At-home rehab feasible for COPD sufferers

NEW YORK (Reuters Health) - Results of a clinical trial suggest that rehabilitation at home rather than in a clinic is safe and effective for people with chronic obstructive pulmonary disease, or COPD.

Dr. Francois Maltais, from Hopital Laval, Quebec, and colleagues assessed breathlessness and other outcomes in 252 patients with moderate-to-severe COPD who were randomly assigned to participate in an 8-week rehab program at home or as outpatients.

With the home-based program, participants performed aerobic and strength exercises three times a week. A qualified exercise specialist began the program in the individual’s home and then made weekly telephone calls to reinforce the importance of sticking to the program and to address any problems.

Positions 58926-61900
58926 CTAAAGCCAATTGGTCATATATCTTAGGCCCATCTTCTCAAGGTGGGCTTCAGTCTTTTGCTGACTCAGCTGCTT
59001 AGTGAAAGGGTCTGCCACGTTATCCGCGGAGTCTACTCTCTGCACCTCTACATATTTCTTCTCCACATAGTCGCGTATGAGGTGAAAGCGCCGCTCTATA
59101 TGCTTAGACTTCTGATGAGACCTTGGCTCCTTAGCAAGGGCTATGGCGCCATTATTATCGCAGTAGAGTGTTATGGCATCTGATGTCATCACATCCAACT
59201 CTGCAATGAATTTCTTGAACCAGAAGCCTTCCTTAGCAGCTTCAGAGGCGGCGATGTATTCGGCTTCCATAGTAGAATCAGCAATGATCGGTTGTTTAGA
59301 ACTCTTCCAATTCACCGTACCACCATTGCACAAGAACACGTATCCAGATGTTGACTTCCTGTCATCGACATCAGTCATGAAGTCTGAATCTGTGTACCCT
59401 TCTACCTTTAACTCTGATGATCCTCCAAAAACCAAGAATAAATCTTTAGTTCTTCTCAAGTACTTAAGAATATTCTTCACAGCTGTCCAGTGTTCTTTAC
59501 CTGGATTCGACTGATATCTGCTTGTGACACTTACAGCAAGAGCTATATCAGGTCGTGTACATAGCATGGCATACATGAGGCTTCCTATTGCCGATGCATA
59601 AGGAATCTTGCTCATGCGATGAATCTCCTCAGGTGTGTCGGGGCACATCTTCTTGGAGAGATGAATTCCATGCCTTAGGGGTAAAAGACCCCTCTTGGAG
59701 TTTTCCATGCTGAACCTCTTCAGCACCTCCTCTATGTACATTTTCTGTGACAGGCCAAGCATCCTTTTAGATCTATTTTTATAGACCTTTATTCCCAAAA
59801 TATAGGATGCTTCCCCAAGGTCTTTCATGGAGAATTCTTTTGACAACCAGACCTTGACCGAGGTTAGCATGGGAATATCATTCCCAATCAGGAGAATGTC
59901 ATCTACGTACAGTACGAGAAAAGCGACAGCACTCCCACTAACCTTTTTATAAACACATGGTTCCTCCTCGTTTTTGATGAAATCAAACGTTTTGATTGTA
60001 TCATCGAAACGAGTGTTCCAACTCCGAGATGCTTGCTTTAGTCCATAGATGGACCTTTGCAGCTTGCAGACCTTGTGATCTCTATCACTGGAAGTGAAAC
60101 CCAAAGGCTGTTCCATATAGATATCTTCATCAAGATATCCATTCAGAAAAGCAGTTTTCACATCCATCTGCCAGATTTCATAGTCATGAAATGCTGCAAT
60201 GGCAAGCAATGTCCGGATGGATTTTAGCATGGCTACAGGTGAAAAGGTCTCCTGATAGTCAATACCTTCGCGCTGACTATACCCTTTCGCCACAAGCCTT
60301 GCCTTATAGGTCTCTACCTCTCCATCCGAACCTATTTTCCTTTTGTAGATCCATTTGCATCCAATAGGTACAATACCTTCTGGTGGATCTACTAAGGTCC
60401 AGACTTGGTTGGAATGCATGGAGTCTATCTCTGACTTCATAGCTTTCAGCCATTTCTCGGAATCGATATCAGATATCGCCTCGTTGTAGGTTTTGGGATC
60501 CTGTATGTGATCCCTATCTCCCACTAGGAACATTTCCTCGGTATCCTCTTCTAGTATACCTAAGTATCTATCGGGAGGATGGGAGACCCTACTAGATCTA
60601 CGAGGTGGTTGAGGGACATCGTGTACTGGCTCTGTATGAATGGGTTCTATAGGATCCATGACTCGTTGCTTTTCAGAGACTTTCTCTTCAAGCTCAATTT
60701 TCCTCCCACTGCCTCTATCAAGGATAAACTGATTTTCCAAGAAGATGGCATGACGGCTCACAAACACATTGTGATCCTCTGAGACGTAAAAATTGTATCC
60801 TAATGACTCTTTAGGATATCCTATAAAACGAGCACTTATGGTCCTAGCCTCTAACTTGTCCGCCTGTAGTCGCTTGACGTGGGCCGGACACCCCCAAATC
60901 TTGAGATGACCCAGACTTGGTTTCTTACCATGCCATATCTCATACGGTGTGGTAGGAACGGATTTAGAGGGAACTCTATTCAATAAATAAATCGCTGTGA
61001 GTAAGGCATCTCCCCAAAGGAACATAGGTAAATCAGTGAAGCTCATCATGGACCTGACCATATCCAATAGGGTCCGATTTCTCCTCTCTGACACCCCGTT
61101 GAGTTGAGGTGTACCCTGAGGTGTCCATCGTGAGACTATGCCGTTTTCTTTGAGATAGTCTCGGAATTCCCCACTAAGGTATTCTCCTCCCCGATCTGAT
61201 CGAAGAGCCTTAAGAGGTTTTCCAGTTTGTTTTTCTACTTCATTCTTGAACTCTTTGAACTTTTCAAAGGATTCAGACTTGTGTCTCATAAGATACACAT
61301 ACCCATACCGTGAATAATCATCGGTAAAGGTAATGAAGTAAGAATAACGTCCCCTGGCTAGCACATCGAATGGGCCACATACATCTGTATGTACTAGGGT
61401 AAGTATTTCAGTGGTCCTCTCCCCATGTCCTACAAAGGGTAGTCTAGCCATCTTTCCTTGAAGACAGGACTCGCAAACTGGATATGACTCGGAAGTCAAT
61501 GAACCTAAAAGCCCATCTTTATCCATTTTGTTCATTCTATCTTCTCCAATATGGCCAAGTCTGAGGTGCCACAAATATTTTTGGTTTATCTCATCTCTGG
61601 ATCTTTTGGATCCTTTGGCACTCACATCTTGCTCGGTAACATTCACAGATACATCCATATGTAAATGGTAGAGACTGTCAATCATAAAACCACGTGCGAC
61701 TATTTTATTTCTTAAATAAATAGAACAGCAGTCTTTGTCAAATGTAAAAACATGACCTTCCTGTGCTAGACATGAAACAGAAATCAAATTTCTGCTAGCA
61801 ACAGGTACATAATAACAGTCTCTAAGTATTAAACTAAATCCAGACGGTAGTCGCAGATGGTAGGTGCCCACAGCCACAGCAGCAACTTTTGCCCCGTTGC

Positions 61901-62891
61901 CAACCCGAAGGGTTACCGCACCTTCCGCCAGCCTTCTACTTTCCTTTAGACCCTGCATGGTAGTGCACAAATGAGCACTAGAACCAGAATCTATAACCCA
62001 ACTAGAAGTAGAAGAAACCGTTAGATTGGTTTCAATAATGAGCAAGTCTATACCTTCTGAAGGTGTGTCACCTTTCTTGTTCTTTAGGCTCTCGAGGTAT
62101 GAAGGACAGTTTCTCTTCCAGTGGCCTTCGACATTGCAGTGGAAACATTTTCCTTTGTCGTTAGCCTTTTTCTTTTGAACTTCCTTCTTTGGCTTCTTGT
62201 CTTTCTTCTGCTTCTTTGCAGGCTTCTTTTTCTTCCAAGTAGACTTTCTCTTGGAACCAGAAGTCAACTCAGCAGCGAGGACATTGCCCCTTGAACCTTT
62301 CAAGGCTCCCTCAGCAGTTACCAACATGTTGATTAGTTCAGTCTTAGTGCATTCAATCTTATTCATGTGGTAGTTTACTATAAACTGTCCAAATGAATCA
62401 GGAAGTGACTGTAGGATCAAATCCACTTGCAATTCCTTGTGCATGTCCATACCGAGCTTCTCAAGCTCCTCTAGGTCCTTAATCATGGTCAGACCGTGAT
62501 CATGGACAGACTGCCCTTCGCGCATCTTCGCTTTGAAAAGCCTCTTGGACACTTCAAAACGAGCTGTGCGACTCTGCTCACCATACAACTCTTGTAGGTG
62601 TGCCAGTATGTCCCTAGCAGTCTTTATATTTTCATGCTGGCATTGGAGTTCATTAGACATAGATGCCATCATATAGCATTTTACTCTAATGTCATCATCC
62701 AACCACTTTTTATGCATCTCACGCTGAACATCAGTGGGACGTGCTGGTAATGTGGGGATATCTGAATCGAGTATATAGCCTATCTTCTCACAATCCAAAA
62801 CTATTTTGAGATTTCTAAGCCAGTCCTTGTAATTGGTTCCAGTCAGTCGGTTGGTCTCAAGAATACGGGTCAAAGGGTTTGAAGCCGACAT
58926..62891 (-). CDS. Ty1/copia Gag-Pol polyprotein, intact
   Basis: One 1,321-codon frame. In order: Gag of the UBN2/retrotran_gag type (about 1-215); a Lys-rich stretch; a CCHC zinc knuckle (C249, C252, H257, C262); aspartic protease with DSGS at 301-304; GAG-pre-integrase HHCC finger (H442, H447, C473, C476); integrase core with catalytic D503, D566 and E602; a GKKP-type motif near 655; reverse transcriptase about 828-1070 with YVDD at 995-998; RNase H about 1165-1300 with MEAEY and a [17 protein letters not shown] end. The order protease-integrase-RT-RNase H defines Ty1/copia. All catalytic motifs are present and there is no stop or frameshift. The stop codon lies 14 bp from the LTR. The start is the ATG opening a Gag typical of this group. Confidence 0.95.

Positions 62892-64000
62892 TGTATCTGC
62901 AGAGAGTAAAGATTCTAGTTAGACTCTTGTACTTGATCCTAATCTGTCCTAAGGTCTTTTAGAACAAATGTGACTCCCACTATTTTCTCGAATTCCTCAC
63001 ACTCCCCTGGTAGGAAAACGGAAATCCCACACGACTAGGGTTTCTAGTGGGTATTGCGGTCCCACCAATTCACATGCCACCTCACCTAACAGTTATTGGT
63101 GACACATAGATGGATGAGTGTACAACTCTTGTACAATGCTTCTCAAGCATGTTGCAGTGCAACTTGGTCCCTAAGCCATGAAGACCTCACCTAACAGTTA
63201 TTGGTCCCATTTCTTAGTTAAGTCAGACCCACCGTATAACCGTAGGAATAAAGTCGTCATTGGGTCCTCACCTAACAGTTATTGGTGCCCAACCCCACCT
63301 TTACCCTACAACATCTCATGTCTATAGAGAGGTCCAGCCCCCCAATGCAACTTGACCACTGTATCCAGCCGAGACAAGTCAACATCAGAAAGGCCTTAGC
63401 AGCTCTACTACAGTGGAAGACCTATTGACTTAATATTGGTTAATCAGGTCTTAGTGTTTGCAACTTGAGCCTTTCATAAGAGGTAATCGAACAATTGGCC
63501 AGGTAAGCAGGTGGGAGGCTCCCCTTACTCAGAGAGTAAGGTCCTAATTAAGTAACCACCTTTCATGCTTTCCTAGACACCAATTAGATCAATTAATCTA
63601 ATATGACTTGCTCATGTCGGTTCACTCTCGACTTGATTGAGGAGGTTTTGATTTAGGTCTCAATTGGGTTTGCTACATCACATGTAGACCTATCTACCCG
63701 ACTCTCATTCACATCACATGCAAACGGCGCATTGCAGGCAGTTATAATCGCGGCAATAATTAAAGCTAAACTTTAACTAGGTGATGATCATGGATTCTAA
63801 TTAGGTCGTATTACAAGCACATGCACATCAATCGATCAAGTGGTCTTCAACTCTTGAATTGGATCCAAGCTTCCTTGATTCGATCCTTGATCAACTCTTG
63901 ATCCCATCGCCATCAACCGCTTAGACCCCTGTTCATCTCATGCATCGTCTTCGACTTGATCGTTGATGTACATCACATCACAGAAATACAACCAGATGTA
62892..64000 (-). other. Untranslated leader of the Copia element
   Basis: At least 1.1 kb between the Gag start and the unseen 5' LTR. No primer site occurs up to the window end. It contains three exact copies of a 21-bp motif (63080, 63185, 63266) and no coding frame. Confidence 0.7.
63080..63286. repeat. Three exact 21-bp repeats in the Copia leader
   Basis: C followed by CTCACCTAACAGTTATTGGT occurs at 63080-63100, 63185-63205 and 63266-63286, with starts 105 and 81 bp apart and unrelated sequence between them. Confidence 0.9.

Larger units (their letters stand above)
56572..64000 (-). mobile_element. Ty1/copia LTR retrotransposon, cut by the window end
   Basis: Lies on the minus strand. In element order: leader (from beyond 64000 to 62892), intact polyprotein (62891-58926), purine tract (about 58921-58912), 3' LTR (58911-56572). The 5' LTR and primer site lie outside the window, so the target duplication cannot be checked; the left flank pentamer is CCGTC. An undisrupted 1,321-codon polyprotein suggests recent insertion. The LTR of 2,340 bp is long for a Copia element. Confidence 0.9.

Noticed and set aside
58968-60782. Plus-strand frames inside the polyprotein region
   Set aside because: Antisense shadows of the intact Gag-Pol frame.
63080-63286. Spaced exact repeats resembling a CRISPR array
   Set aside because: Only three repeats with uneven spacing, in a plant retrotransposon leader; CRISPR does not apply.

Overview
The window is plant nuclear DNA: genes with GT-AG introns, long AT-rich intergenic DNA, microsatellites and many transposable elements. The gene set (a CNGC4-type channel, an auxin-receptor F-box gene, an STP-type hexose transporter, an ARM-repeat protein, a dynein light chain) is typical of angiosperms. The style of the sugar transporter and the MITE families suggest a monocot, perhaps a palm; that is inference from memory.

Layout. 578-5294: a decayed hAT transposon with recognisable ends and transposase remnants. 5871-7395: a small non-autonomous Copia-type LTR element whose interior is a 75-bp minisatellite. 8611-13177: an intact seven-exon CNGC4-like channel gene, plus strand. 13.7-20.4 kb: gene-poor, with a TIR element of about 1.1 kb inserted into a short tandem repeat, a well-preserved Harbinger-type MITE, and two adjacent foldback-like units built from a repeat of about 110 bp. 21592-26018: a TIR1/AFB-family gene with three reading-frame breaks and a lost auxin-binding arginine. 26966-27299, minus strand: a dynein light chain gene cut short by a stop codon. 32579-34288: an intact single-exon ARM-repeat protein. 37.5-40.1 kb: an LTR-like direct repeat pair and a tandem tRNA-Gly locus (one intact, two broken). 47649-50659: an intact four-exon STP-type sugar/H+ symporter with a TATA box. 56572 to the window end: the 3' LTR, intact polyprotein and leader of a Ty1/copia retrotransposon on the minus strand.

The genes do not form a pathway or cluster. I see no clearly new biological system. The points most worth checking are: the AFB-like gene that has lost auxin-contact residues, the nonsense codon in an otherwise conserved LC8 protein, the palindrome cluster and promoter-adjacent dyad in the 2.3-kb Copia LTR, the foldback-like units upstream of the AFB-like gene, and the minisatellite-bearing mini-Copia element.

After 1 year, patients in both groups showed similar improvements in breathing difficulties, the team reports in the Annals of Internal Medicine.

Most adverse events in both groups were related to COPD flare-ups. No serious adverse events in either group were thought to be due to the assigned rehab program.

“We propose that self-monitored, home-based pulmonary rehabilitation could be easily implemented in many countries,” Maltais and colleagues conclude. “The opportunity to offer different pulmonary rehabilitation settings tailored to individual needs should improve the accessibility to this intervention.”

SOURCE: Annals of Internal Medicine, December 16, 2008.


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